EDCE 660 School Counseling Collaborative Model.
Component #1: Professional Identity
Grounded in knowledge of history and trends in the profession, student describes roles and functions of the
contemporary professional school counselor in relation to others within and outside of the school in planning
and implementing a collaborative model for school counseling.
School counselors serve two dual roles: as a counselor and educator. School counselors
integrate the dual roles of educator and counselor into a succinct guiding philosophy that
drives affective and cognitive domains of programming and professional practices
(Schellenberg, 2013). School counselors address the individual holistic needs of students
using individual counseling as a core responsive service delivery component of a
comprehensive school counseling program
(ASCA, 2012). Also, the professional school
counselor engages with stakeholders to implement a mutual vision to support student
development and achievement. Furthermore, school counselors think and act in a
systematic fashion that mobilize all stakeholders and create school communities that
enthusiastically pursue academic achievement and school success for all students
(Dollarhide, 2017). Stakeholders include students, teachers, administrators, and staff
inside the school and outside the school include parents, community members, and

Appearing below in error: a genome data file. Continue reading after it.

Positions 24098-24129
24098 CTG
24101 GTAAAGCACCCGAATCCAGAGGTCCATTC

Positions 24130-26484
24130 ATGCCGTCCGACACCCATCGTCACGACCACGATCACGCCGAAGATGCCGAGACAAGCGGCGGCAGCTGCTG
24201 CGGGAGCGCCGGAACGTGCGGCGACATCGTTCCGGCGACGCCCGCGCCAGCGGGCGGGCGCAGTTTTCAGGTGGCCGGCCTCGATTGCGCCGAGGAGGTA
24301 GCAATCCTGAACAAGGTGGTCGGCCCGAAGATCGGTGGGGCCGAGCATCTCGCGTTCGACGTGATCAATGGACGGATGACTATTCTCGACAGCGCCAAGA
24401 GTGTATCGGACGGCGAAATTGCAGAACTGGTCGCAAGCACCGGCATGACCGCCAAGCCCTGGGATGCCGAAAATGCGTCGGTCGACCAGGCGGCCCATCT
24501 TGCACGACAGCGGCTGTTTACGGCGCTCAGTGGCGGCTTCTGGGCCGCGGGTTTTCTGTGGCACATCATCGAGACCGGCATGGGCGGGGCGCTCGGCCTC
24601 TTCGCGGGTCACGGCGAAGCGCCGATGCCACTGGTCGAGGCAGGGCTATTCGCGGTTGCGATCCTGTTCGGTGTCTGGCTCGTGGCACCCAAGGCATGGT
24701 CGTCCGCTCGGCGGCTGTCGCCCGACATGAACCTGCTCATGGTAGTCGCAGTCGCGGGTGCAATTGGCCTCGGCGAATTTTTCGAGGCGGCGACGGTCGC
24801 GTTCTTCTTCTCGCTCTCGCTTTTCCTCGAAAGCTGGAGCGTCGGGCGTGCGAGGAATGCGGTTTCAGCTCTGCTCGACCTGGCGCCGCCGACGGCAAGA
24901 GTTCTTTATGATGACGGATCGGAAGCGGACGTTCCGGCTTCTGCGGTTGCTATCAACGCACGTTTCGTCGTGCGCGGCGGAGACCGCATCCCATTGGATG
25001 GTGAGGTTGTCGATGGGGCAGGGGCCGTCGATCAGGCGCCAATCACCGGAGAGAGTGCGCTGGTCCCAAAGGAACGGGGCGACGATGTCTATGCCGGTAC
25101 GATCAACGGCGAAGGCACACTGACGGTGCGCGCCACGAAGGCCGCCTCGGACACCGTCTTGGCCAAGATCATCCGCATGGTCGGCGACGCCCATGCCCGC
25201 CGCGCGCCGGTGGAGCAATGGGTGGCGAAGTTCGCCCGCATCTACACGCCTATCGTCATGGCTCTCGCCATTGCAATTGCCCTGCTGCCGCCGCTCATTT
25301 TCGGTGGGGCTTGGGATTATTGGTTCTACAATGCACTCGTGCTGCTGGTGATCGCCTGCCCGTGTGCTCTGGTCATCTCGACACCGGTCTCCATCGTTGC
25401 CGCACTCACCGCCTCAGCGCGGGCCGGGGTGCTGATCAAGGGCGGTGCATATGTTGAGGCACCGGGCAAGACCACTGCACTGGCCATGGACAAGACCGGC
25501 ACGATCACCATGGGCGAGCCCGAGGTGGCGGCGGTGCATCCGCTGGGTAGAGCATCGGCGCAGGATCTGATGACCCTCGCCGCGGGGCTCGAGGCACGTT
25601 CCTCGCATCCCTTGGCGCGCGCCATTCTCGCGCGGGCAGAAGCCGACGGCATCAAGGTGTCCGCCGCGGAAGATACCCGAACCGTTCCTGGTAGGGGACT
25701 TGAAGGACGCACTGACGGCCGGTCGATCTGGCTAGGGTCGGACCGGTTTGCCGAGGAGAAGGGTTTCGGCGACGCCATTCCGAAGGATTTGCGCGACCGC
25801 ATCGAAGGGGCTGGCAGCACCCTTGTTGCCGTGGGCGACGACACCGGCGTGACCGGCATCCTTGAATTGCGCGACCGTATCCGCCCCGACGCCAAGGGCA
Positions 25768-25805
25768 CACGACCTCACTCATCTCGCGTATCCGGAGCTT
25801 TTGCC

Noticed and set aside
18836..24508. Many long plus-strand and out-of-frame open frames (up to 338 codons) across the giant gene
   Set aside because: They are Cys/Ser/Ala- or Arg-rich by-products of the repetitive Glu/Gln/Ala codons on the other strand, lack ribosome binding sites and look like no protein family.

Additionally, school counselors have relevant leadership,
consultation, and management skills that enable them to carry out management duties in
addition to meeting students’ personal, social, academic, and career development needs
when planning and implementing a collaborative school model
Lastly, counselors serve as advocates for students, which is also an important factor of a
Student demonstrates an understanding of professional credentials, associations, organizations, preparation
standards, and the ASCA National Model in advocating for an appropriate professional identity and
School counselors must complete a master’s degree program in school counseling and
must fulfill their state licensing laws and requirements and take certification exams to
become a school counselor. National accrediting boards establish training standards to
make sure that all school counselors across the nation are prepared and qualified to work
with clients (Dollarhide, 2017).
Additionally, counselors must adhere to the rules set
forth by ASCA Ethical Standards for School Counselors.
Additionally, counselors must
be multiculturally sensitive to diverse clients and competent in working with them. Also,
counselors must advocate for students and their counseling programs (Dollarhide, 2017).
Furthermore, counselors can document professional competence by becoming national
certified. They can choose to become a National Certified Counselor (NCC) and a
National Certified School Counselor (NCSC) through the National Board of Certified